The new playground uses the entire existing footprint of the old equipment. Equipment that has not reached the end of its useful life, such as a climbing frame, funnel ball, basketball hoops and the swing set, will remain, and new equipment has been designed around these structures. Woodchip surfaces and basketball flooring are also familiar remnants.

Since the project was done in phases, parts of the original equipment remained intact during the installation of the new equipment so that the students would not be left without a playground during construction. The playground for early childhood students remained intact until the final phase could begin.

The playground was designed by ME O’Brien and Sons Inc. of Massachusetts and manufactured by Landscape Structures in Minnesota. These are the same two companies that created the equipment for the community playground which opened next to the North Road Library in 2018. The committee was told which equipment lasts the longest, is the easier to maintain and encourages play.

“As much as learning happens in school, it happens on the playground,” Smith said. “There are really all kinds of meeting spaces, climbers and activities. Places where children can play alone and in groups.

Size Matters

The main structure is an outdoor play set with more than one way to access it, including stairs and climbers, allowing teachers to walk through the structure. Smith said the biggest difference between structures for older and younger children is size. The one already installed is 4-6 feet off the ground, while the proposed structure for younger students will be 2-4 feet off the ground. Aside from the height, the two sets of equipment are similar, and younger children can play on the equipment intended for older students. The space under the structure is designed as meeting places to encourage children to use their imagination.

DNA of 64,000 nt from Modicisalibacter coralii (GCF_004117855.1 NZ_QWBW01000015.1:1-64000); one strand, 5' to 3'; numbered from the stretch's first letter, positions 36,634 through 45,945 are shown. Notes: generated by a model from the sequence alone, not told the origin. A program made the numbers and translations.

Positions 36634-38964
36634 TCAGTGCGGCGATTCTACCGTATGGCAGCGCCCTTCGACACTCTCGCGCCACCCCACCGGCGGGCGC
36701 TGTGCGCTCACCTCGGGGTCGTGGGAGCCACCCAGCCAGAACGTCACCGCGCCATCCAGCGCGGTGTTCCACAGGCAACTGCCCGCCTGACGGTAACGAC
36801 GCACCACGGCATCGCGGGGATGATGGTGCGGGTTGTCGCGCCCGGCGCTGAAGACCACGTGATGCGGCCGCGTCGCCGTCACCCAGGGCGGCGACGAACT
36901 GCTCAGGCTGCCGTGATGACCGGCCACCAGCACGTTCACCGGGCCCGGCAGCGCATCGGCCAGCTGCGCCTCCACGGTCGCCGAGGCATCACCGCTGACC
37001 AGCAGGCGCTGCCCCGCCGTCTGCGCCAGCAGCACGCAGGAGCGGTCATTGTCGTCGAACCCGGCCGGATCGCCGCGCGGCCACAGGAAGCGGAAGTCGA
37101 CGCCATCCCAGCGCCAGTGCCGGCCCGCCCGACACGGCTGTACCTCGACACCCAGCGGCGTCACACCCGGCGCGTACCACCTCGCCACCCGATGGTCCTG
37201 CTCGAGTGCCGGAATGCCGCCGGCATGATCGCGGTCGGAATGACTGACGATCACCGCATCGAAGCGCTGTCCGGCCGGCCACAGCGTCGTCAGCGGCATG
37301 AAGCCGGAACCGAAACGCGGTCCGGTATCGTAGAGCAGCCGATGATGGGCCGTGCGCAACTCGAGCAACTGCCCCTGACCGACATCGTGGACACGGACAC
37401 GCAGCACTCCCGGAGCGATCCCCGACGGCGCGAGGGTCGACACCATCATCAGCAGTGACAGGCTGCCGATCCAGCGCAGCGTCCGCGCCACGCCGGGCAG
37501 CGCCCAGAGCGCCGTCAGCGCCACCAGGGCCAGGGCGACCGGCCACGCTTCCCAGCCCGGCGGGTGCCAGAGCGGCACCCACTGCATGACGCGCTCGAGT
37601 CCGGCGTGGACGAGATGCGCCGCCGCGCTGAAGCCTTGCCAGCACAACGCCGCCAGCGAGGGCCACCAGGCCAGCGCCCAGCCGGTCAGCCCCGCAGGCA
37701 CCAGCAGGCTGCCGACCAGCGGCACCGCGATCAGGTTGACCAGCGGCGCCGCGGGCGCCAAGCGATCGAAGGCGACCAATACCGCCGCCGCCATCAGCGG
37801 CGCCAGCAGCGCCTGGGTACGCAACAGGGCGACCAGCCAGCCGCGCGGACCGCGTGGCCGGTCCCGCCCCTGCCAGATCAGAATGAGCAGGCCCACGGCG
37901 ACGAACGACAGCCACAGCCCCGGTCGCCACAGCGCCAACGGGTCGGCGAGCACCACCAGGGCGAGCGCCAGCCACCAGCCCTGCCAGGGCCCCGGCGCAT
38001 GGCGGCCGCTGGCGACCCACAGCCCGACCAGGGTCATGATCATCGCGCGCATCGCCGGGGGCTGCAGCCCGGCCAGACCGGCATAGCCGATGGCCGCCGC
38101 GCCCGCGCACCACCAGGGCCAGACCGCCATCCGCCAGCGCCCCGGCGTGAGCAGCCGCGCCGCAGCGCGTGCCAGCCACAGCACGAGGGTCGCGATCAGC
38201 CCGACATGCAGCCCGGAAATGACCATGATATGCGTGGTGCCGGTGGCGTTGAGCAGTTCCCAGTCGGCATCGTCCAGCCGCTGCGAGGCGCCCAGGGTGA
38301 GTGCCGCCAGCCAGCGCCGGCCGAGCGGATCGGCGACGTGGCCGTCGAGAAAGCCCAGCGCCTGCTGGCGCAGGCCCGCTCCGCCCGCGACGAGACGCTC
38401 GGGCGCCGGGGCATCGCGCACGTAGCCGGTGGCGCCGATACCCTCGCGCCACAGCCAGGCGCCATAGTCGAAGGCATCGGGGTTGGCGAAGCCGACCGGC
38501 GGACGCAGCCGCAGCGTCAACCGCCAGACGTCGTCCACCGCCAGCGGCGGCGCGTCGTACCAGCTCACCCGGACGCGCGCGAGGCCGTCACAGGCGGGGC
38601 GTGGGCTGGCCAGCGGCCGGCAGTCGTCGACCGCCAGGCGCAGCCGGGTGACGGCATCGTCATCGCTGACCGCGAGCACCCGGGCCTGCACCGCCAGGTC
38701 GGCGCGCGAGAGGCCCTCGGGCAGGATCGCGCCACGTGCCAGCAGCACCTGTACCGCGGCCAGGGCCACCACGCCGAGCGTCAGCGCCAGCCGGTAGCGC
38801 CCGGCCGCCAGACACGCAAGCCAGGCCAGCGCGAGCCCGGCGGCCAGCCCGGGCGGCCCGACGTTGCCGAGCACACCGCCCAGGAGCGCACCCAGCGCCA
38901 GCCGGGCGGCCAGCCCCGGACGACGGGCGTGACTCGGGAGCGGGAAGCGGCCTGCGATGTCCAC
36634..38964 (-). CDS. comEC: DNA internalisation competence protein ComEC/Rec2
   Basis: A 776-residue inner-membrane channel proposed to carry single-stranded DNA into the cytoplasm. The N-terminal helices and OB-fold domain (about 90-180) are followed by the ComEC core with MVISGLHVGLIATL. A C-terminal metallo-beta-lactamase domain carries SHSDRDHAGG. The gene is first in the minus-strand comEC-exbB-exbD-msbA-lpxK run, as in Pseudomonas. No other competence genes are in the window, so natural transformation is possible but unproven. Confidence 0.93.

“Preschool is designed to be able to have lemonade stands and bakeries and things like that,” Smith said.

According to Roman, the older students have already started using their imaginations with their new equipment.

“They love it,” Roman said. “They make their own games on it. You can go out anytime and they’ve created something totally different with everyone together.”

The children took part in choosing the equipment for the playground. Former principal Carrie Werner worked with teachers to ask students what they wanted. Children drew pictures and were quizzed over lunch to determine the most popular equipment.

There were members of the Melrose playground committee, including Smith, who also served on the committee involved in the planning of the community playground. This helped members remember to include different equipment than what was already installed at the corner of North Road and Valley Street.

“We were part of the process to make sure we were delivering things that were great for schools and didn’t replicate as much as what was in the city playground,” she said. “The community playground is designed for a much older population.”

Smith said Werner, who is her sister, was kept updated on the construction of the new playground, which began while she was still manager of Melrose.

“She visits us in the summer, so we came to show her the progress,” Smith said. “She’s excited. She wants it to happen. »

The committee is planning further fundraising through 2022 to fund the final phase. Members also seek grants from the local PTO, the Jamestown Education Foundation, the Rhode Island Foundation, and the Van Beuren Charitable Foundation.

“The number is big for a small community, and we’re already so grateful for what’s been given,” Smith said.